Prerequisites: SOC 251 and 200-level history course
Session Cycle: Fall
Yearly Cycle: Annual.

Fall 2022HIS 366A1428TTh2:00pm - 3:15pmTBD

HIS 367. The History of American Popular Culture. 3 Credit Hours.

This course explores the historical context of various expressions of American popular culture in a variety of media, including: literature, film, radio, television, music, performance, advertising, style and fashion, food, and the internet. It examines the meaning of popular culture to its audiences and the way those audiences use and transform cultural products as part of their everyday lives. Attention is given to popular culture's relationship to "high culture," to economics and commerce, and to social and political developments including, but not limited to the emergence of working-class culture, the Great Depression, the Cold War and McCarthyism, the Civil Rights Movement, the Vietnam War, and the Women's Liberation Movement.
Prerequisites: 200-level history course
Session Cycle: Winter
Yearly Cycle: Varies.

Fall 2022HIS 367A1463TTh12:30pm - 1:45pm(K. Daly)

HIS 368. Gender and American Culture in the 1950s. 3 Credit Hours.

This course provides students the opportunity to examine the cultural complexities of the 1950s and to appreciate it as a period of conservatism and restraint as well as a time of notable social change for women. It uses the enormously popular I Love Lucy television series (1951-1957) and Betty Friedan's classic work, The Feminine Mystique (1963), as well as related readings, to show how many women of the fifties challenged the stereotype of domestic, quiescent, suburban womanhood as they engaged in multifarious and diverse activities that helped pave the way for the social protest movements of the 1960s.
Prerequisites: 200-level history course and Sophomore standing
Session Cycle: Spring
Yearly Cycle: Annual.

HIS 369. U.S. Latin American Relations 1820 to Present. 3 Credit Hours.

This course examines the history of relations between the United States and the nations of Latin America from the era of the Monroe Doctrine to the present.
Prerequisites: 200-level history course
Session Cycle: Spring
Yearly Cycle: Alternate Years.

Spring 2023HIS 369A3489MWF12:00pm - 12:50pm(B. Knapp)
Spring 2023HIS 369B3969MWF1:00pm - 1:50pm(B. Knapp)

HIS 371. History of Russia. 3 Credit Hours.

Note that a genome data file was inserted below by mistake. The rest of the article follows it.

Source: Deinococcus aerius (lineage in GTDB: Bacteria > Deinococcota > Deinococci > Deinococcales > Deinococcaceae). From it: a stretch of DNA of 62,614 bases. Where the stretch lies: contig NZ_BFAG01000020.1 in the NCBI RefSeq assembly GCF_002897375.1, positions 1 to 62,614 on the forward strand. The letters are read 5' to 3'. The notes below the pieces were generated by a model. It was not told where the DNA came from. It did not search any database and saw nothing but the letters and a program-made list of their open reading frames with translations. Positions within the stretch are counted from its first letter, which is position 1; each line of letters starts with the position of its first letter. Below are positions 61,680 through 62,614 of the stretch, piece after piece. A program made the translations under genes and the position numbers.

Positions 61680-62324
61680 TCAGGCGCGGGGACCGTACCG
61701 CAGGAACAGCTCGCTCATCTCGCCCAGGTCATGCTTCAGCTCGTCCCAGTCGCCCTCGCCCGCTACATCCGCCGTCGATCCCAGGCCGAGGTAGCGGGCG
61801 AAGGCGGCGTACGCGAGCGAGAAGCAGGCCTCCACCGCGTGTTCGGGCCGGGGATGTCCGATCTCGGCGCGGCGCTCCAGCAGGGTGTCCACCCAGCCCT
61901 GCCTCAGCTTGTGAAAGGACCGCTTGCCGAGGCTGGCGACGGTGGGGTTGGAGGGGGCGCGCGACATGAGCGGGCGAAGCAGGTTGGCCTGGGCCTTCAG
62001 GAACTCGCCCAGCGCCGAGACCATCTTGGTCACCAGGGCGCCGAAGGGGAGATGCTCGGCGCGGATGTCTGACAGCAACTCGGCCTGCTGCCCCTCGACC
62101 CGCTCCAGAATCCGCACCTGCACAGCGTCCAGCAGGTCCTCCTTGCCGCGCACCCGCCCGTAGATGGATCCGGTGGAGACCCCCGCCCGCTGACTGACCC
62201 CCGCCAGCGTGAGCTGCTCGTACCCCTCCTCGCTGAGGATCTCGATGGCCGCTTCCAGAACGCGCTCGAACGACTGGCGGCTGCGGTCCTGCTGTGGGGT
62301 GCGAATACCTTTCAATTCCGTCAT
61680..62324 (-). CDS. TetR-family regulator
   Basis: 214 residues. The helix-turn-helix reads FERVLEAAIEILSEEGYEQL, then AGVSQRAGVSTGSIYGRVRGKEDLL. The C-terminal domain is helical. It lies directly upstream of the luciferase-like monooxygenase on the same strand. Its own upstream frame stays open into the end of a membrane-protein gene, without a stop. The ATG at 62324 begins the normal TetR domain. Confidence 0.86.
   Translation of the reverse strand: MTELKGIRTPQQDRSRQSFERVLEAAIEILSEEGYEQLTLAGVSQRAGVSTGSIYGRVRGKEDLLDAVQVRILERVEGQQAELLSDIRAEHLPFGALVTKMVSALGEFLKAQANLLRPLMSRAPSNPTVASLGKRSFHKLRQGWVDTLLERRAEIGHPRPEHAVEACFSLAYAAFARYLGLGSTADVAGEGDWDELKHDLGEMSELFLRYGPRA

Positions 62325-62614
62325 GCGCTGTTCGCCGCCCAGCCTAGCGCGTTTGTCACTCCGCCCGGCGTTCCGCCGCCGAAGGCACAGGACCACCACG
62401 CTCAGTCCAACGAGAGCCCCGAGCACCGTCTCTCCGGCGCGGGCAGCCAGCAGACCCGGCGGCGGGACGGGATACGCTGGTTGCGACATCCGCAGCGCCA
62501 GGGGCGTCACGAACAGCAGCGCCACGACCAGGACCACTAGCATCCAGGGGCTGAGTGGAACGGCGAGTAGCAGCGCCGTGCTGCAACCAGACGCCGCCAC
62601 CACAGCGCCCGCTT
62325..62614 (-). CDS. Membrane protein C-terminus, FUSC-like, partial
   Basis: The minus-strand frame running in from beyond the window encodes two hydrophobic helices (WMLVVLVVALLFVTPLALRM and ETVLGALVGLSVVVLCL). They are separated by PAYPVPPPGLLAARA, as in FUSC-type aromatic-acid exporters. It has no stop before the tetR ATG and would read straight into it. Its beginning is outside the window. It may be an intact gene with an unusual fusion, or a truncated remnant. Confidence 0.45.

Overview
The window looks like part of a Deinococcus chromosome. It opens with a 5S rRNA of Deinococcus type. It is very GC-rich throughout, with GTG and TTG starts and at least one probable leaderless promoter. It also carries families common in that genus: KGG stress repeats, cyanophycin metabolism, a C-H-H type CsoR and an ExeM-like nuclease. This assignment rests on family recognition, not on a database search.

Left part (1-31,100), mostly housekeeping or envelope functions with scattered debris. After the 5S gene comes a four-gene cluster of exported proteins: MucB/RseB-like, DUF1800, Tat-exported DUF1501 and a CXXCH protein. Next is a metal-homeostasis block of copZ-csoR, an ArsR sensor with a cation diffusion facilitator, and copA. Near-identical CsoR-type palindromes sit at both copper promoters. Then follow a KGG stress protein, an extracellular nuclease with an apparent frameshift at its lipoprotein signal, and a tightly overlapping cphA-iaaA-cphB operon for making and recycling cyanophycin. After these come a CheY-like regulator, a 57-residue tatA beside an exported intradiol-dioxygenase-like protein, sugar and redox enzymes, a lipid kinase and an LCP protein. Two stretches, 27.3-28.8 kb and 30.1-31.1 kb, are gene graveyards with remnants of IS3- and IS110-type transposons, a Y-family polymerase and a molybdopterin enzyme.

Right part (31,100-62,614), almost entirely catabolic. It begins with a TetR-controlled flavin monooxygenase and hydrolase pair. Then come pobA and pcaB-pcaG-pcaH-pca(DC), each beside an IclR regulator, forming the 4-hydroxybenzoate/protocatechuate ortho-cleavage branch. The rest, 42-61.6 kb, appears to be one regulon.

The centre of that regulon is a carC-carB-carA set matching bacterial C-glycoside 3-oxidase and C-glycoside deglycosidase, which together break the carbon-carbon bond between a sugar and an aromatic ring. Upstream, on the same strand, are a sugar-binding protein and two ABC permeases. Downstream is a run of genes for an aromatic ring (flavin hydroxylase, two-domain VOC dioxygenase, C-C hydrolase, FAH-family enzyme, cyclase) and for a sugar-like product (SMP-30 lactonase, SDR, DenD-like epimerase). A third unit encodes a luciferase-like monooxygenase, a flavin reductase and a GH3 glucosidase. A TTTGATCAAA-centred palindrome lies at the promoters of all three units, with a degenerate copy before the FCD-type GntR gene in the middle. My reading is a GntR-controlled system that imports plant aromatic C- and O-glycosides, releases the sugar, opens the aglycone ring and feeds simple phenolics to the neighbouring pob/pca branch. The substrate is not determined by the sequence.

This course provides an historical study of the evolution of Russian society from the Age of Kiev to the present including the era of the tsars and the Soviet period. Special attention is given to the contemporary situation in Russia.
Prerequisites: 200-level history course
Session Cycle: Fall
Yearly Cycle: Alternate Years.

HIS 372. History of East Asia. 3 Credit Hours.

This course consists of an historical study of the ideas and institutions of the countries of East Asia with primary focus on developments in China in ancient times and in the modern era since 1800. Contemporary problems are also discussed.
Prerequisites: 200-level history course
Session Cycle: Spring
Yearly Cycle: Alternate Years.

Spring 2023HIS 372A3490MWF10:00am - 10:50am(J. Pearson)
Spring 2023HIS 372B3828MWF11:00am - 11:50amTBD

HIS 373. History of Modern Africa. 3 Credit Hours.

This course provides background for an analysis of some of the major problems of contemporary African life. Topics include the ancient culture of Africa, the slave trade, colonialism, African nationalism, and current political, economic and social trends in Africa.
Prerequisites: 200-level history course
Session Cycle: Spring
Yearly Cycle: Alternate Years.

Spring 2023HIS 373A3806MWF9:00am - 9:50amTBD

HIS 375. History of Modern Japan. 3 Credit Hours.

This course provides a survey and examination of Japanese history from its beginnings to the twentieth century, and includes a consideration of political, social, economic, intellectual, and cultural developments. Emphasis is placed on the evolution of Japanese traditions and values and their sources, and also on the history and practices of Japanese business. A major portion of the course will deal with the modern period and Japan's successes and failures as a modern nation.
Prerequisites: 200-level history course
Session Cycle: Fall
Yearly Cycle: Alternate Years.

HIS 380. Doing Public History. 3 Credit Hours.

The course enables students to put their research and writing skills to work within the arena of museums, historical societies, and other cultural resource agencies while learning about public history’s origins. A twenty-hour internship at a local, on campus or digital public history institution, provides the opportunity to learn about what Public historians do. The class incorporates Bryant’s history, gathering information on the current campus and how the people who lived here before fit into Rhode Island history. Class assignments result in student proposals that incorporate their discoveries and research findings into exhibits, educational programming to draw larger communities onto our campus.
Prerequisites: 200-level history course
Session Cycle: Fall
Yearly Cycle: Annual.

Spring 2023HIS 380A3970TTh12:30pm - 1:45pm(G. Mohanty)

HIS 386. History, Law, and the Holocaust. 3 Credit Hours.

This course will explore in depth the Holocaust and its impact on the development of international law after 1945. Topics will include anti-Semitism, the rise of Hitler, the Final Solution, minority rights, domestic legal actions against perpetrators, the Nuremberg International Military Tribunal, Allied military courts, and subsequent national and international trials of accused Nazi war criminals. The course concludes with an examination of some of the leading post-Nuremberg topics in international human rights law today, including peremptory norms, transitional justice, hate speech prohibitions, and Holocaust denial.
Prerequisites: 200 level history course and sophomore standing
Session Cycle: Varies
Yearly Cycle: Annual.

Spring 2023HIS 386A3470MWF10:00am - 10:50am(M. Bryant)
Spring 2023HIS 386B3472MWF11:00am - 11:50am(M. Bryant)